For example, we’re personalizing the vacation experience. With Carnival Cruises, [we’ve created] an intelligent wristband you can wear to sign up for activities and meals and [navigate] the ship. It provides data for you to customize and go after that same consumer again.

Where does media buying fit into that?

We are investing heavily in programmatic and rendering experiences digitally. We’re big partners with all the major platforms — Google, DoubleClick, Facebook, Amazon. We have many skilled resources who do that.

Typically, though, our preferred model is to in-source at clients so they can own and benefit from their data, instead of an ad tech platform gaining that and potentially reselling it.

Are you displacing agencies? If so, what kind – creative, digital or media? 

If a client is putting their creative or traditional business up for review, it’s unlikely that we would bid on that. If a client is reinventing the dining experience and shifting half of a $30 million ad budget to Accenture Interactive to do that, that does probably displace agencies.

How do holding companies need to evolve to compete?

Instead of altering, they have to ignite and blow up the founder’s culture. That’s going to take a lot of time. You can’t change your tagline. You have to remove the disincentives.

And they have to massively invest in technology. For the market that we are in, they are overweighting creativity and awards. Creativity is immensely important, as is technology, as is innovation and design.

Agencies say you can’t execute or compete on creative work. How do you respond to that? 

Look at their growth rate and look at ours. There’s pretty strong competition right there. We have some of the best creative talent in the world knocking on our door every single day from all of the places that are saying that.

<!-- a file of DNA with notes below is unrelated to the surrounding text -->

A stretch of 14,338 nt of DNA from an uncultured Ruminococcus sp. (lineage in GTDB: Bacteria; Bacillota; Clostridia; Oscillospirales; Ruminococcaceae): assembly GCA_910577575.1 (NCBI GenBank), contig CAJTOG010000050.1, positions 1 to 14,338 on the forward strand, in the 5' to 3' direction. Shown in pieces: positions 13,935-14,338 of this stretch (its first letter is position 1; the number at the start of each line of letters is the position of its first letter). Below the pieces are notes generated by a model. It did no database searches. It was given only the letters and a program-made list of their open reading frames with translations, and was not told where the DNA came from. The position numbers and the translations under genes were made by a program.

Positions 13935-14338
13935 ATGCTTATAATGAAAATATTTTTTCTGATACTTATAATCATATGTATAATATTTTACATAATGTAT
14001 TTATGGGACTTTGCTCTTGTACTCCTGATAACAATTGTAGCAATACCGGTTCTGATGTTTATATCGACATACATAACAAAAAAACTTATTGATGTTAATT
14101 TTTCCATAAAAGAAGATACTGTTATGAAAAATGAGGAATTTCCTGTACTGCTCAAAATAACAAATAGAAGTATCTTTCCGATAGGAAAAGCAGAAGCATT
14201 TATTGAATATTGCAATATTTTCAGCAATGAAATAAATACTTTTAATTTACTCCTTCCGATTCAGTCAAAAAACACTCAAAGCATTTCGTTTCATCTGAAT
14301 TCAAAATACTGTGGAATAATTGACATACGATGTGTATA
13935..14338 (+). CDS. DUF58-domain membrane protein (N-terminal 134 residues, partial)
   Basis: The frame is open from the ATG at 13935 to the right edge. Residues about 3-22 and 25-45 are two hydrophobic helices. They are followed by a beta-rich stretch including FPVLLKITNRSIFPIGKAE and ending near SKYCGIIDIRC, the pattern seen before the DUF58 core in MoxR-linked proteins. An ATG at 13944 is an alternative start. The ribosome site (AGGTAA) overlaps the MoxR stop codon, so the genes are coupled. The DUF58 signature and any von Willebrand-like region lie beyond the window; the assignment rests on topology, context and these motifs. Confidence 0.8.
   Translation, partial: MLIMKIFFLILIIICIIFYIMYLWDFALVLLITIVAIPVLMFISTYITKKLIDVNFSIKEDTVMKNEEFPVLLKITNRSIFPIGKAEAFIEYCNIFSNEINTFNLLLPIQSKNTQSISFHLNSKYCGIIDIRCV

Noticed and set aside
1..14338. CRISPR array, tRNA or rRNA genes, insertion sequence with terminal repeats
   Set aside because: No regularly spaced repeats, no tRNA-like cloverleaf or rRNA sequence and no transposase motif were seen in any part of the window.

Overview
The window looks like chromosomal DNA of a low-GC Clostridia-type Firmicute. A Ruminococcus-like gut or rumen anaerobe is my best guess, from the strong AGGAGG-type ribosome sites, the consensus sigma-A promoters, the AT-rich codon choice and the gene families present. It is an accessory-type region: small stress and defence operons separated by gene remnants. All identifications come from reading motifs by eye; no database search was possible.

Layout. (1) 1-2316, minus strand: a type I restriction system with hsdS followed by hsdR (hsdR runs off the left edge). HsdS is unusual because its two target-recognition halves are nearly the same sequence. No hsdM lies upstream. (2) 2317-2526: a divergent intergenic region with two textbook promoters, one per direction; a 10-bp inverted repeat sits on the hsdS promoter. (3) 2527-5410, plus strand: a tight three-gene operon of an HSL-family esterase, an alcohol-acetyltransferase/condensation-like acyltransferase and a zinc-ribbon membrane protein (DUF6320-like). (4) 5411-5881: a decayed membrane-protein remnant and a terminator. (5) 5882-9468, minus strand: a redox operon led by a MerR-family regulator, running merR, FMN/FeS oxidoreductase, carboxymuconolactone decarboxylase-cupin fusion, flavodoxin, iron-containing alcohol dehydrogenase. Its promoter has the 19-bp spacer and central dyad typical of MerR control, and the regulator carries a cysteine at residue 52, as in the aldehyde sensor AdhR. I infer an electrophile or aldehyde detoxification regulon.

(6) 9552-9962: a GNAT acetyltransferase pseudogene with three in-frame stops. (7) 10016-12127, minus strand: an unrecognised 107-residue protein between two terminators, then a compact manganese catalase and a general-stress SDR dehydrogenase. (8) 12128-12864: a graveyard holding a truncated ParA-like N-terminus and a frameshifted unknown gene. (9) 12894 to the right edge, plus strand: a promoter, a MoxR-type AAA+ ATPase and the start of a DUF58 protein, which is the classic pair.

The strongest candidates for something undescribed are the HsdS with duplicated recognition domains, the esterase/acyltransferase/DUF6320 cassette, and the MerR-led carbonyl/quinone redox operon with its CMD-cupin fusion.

When they say consulting firm, they should define what that is. I’m not sure that we are a consulting firm.

Accenture is not a consulting firm?

Accenture has consulting services, but AI has a very distinct culture inside Accenture.

What’s your approach to culture and talent? You have so many small creative companies.

It’s about rallying around our vision and regular communication. We have to come up with a compelling offer and career path. Focusing on innovative experiences for global clients is doing that. But we can’t just take groups of art directors and copywriters and bolt them into Accenture Interactive. We have to cherry-pick talent that’s aligned with our vision.

And that’s not everyone. If you want to be all about just the creative awards, I don’t know if I have a home for you here.

It’s hard to get consultants to weigh in specifically on tactical aspects of marketing and media. Are you too removed from the execution?  

I have not heard that criticism before. We are amongst the top partners on Salesforce, Adobe, SAP Hybris and Demandware. We have many skilled architects.

Are we appropriately deep in everything? Of course not. That’s why we’re hiring. Are our AR/VR skills better than they five years ago? Yes. Are they exactly where we need to be? No.

We’re still growing. We’re investing in anything that helps us create the best experiences. And we have the capital to do that. At our scale, you should expect us to know what we’re doing, and we should hold ourselves accountable to that.

This interview has been condensed.